While demand for oil as motor fuel is increasing, worldwide demand for electricity is also increasing and this phenomenon is not limited solely to emerging markets. The United States and some parts of Western Europe are facing electrical energy shortages. Brownouts have become common during summertime peak demand in the U.S. So, increased demand for electricity is no longer limited to citizens of countries that you can't pronounce; it's happening right here in the good ol' USA. So, although energy, electricity, oil are nowhere near as sexy as rare earth elements (REEs), unpronounceable commodities, gold or silver, I think these prices have to go higher—not just can go higher, but have to go higher.
Let's start off with alternative energy, which is sort of the alter ego of rare earths. The fundamentals in this sector are extraordinary, but the market performance has been terrible—the mirror opposite of REEs. I am attracted particularly to the alternative energies that actually work and work without subsidies, meaning geothermal and run-of-river hydro.
Money will be made in wind and solar because the population demands these uneconomic sources of energy in their quest to be green. But, as we've discussed before, these forms of energy have very real problems. In the case of solar energy, the insurmountable problem is night; it relies on the sun. Wind power, on the other hand, requires constant and steady wind, which isn't something that exists in many places around the world. However, there will be money to make in both wind and solar.
Nobody ever went broke underestimating the stupidity of various governments, but the real money will be made in industries that do not require subsidies, particularly geothermal. The geothermal stocks have performed poorly for a variety of reasons. Two years ago, expectations for the stocks probably got ahead of themselves; but, more importantly, these are very capital-intensive businesses. A lot of money has to go in the front end before cash flows are developed, and it's the analysis of future cash flows that causes these stocks to go up. I suspect most of the front-end money needed to establish the validity of the sector has now been contributed, and I expect geothermal news flow will be extremely attractive over the next six months.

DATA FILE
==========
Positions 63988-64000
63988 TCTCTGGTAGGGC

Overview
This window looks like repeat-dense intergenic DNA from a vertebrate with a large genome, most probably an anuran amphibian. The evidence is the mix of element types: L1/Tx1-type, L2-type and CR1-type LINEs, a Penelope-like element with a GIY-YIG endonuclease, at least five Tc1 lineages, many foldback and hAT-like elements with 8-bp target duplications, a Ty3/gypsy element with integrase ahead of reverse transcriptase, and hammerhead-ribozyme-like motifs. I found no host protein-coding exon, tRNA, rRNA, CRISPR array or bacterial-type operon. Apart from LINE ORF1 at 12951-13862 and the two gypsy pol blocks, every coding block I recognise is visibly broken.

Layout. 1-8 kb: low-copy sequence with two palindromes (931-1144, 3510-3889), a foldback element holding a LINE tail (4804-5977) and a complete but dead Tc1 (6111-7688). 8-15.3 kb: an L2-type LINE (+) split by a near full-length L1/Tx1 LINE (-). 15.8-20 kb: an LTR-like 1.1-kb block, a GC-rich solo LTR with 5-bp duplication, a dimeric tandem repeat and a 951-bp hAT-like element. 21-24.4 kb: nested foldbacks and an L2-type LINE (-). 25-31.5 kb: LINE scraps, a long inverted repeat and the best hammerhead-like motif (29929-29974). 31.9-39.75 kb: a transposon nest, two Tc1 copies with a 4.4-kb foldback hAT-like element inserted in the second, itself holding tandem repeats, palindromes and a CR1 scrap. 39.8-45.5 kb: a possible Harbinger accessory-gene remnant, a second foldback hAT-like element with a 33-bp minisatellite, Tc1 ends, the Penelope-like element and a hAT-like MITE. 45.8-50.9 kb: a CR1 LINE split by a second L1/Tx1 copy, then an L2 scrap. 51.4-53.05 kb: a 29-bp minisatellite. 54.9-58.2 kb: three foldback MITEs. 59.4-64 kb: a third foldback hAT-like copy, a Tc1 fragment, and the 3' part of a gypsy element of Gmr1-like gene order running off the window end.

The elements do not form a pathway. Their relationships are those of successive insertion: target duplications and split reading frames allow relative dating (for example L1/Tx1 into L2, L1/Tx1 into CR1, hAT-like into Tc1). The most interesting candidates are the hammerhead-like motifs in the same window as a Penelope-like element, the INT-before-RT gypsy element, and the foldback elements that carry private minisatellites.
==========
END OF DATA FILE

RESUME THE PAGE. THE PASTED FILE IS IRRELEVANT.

In the next two years, I expect the geothermal industry will continue to consolidate and rationalize. In fact, my fear in the geothermal industry is that consolidation takes over before it has a chance to mature and give us the values that we want. I see all the current geothermal juniors, at least those we follow, selling at substantial discounts to what I believe is the net present value (NPV) of their realizable cash flows. We are starting to see that by off-balance sheet deals; two geothermal juniors recently made off-balance sheet funding deals with large utilities and/or power producers that value the companies' assets at strong premiums to the net asset values (NAVs) suggested by their market caps. So, I am very, very attracted to the geothermal side.
Unfortunately, there aren't many names to play; and those of you who require momentum, immediate gratification or sort of a rationalization or justification regarding near-term share price advance will not like the geothermal sector whatsoever. Those of you who remember the success we had buying uranium stocks early in the last decade—when nobody cared about them—and selling into the spectacular run-up that followed might have more of a sense of humor about geothermal stocks. I think those of you who do have that patience will be very, very well rewarded, particularly juxtaposed against the risks you will take.
JH: Let's talk about the gas market wherein the North American shale plays have somewhat kept the lid on gas prices for the last year or two, and everyone thinks it's going to happen for the foreseeable future. So, does that limit investment opportunities in natural gas or can we still make money here?